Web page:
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Delivering successful online surveys and choosing the right survey platform

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Use this page to learn about getting good survey response rates, get tips on survey design and compare different survey platforms.

Getting a good response rate to your online survey

Getting a good response rate matters when you want to report what numbers and percentages of people say certain things or have certain experiences. A good response rate means your results are more likely to be representative of the population you're surveying. If you get a 1% response rate your findings cannot really be trusted because you don’t know what the other 99% think. It’s also quite likely that your 1% are biased in some way. As the response rate increases, it reduces these risks and you can feel more confident.

Aim for:

  • 20–30% – acceptable
  • 30–50% – good
  • more than 50% – great.

People are being sent surveys all the time, so you have to think carefully and plan well to get a good response rate.

Reminders are important

The main reason people don’t fill in surveys is because they don’t have the time at the moment they receive your request.

You see this clearly when you send out a survey and check your responses. Nearly all of your responses will happen within a day of sending it out.

After a couple of days, you will stop getting any responses at all. So the best way to get a decent response rate is to keep reminding people to fill your survey in – because eventually you'll reach them at the right moment.

What type of reminder works?

It’s much better to directly contact the people you want to complete the survey, rather than hoping they come across it. This means email is the most successful method, as are other methods such as SMS or WhatsApp where you have direct contact details for the person.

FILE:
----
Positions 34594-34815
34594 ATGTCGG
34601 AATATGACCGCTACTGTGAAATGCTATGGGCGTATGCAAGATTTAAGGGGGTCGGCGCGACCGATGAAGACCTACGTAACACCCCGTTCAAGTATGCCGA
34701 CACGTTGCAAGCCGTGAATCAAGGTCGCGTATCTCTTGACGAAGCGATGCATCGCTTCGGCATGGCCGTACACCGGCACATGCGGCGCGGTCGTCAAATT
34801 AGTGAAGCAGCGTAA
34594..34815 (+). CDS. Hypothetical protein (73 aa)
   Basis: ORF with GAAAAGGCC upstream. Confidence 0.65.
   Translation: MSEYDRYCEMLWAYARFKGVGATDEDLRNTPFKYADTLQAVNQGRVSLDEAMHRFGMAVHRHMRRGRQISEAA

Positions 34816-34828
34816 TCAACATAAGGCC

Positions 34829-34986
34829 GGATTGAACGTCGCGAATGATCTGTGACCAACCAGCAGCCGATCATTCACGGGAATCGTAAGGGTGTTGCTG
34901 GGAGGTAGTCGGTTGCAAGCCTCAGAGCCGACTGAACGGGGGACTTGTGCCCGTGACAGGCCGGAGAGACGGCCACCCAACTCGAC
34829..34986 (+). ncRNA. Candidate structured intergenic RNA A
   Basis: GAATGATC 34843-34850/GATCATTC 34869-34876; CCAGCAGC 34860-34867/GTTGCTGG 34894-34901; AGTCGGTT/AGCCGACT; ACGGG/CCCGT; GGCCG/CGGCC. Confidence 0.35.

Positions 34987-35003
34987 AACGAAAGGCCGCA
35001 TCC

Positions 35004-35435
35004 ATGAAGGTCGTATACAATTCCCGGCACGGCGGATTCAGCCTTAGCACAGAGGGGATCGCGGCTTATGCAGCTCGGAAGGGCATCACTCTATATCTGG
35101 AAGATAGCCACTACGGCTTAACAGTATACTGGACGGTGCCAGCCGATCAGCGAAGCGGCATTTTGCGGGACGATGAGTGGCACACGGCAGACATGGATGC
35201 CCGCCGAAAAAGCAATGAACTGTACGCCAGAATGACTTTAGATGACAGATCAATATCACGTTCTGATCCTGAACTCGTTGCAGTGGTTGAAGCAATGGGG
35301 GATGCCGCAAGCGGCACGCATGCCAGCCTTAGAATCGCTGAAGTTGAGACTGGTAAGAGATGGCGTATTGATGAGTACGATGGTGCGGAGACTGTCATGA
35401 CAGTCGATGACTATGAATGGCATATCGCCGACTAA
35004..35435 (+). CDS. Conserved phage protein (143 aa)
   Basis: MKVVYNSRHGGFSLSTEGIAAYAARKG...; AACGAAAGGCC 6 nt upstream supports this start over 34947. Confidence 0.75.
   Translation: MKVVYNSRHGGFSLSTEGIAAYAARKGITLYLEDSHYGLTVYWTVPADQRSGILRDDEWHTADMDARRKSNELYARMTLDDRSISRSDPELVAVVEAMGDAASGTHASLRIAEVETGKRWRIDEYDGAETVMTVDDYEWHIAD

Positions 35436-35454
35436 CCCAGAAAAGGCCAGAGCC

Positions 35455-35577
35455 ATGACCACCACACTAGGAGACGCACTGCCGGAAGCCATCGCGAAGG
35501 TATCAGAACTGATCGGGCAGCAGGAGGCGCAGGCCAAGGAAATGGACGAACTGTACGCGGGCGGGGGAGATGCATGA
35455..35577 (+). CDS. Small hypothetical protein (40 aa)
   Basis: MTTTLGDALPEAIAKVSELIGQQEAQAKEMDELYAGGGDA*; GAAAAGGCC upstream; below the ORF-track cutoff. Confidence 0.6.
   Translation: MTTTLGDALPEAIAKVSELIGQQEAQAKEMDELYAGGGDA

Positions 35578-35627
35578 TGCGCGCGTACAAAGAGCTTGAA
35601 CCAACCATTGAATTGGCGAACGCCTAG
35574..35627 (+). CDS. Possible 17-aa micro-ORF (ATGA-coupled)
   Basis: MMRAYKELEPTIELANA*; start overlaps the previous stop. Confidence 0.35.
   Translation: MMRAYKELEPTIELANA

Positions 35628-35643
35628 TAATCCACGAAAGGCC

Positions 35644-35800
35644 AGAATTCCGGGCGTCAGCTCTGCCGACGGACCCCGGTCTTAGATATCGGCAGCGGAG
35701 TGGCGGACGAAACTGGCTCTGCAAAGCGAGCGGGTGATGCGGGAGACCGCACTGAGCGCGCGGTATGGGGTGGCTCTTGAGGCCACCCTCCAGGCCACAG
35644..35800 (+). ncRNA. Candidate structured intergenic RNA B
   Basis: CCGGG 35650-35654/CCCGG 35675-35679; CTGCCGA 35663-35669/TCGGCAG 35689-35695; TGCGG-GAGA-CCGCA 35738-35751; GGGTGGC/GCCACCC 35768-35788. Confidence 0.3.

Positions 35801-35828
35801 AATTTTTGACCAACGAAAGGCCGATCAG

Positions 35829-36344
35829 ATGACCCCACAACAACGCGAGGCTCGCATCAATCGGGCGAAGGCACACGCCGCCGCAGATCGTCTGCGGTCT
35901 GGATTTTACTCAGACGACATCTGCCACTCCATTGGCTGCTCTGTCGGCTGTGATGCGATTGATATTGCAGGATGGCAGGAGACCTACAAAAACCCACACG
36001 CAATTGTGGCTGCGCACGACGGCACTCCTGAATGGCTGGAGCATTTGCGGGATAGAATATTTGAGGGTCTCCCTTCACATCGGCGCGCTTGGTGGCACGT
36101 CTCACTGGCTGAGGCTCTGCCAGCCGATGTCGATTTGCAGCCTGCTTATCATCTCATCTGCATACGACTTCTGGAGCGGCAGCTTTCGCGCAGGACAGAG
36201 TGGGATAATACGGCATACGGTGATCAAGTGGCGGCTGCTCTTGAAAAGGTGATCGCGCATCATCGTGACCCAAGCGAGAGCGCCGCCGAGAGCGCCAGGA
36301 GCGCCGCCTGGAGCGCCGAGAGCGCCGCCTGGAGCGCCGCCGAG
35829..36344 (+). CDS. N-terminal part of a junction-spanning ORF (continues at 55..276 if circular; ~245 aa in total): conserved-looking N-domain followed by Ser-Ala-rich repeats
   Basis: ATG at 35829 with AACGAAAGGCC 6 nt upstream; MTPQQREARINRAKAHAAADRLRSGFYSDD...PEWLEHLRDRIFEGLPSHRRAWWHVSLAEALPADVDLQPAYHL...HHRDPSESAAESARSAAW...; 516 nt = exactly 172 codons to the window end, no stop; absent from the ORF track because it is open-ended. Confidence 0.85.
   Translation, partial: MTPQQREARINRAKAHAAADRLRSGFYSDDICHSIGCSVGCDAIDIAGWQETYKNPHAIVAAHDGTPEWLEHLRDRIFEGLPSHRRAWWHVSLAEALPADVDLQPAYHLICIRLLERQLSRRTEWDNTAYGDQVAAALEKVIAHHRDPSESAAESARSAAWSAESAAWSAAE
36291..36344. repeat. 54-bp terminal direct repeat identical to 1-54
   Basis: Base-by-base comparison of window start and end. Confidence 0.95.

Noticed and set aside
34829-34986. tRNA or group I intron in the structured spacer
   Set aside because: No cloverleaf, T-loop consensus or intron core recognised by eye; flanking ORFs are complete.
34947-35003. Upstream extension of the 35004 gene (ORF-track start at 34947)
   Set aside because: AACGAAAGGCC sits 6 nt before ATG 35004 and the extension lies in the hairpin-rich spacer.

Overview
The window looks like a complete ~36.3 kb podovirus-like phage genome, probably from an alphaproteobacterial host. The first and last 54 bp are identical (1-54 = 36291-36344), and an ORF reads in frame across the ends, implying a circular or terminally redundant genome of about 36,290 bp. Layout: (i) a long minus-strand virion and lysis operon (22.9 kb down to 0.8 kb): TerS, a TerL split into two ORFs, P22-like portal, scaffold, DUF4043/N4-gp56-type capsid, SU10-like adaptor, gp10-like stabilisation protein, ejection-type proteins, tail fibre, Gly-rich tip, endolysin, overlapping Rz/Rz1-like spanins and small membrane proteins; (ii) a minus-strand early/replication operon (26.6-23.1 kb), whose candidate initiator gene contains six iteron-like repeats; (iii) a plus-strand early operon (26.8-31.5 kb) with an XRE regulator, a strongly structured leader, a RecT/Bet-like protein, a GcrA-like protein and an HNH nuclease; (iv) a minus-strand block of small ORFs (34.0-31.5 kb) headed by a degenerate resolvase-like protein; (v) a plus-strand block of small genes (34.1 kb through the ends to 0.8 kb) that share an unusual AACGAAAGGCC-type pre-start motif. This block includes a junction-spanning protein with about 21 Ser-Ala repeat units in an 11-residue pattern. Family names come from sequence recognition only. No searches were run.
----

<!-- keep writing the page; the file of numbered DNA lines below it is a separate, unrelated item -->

You could send reminders to everyone you sent the survey to in the first place. But that risks annoying people who already filled it in.

To help with this some survey software has built-in 'respondent management'. You send emails out through the survey platform itself and it assigns unique codes to those email addresses so it recognises when people have responded.

This means you can send reminders only to people who haven’t responded. You can even set this to happen automatically. Respondent management also allows you to automatically link people’s responses to data you already have about them, meaning your questionnaire can be shorter.

If you are doing a small group survey (for example a ten person training course) you might be able to do personalised reminder management manually. But with larger surveys using respondent management is the only way to do this efficiently.

You can also use other methods to get your survey out, such as:

  • Twitter
  • newsletters
  • links on your website.

But expect much lower response rates from these methods.

Other good practices in survey design to increase response rates are to:

  • keep the survey as short as possible
  • write a short and engaging introductory email
  • keep your survey jargon-free, relevant and interesting to respondents
  • include an open question at the end where people can express their own views in case the questions didn’t give them that opportunity
  • offer an incentive (like a prize or a charitable donation for completion)
  • make the survey look nice and give it a general sense of professionalism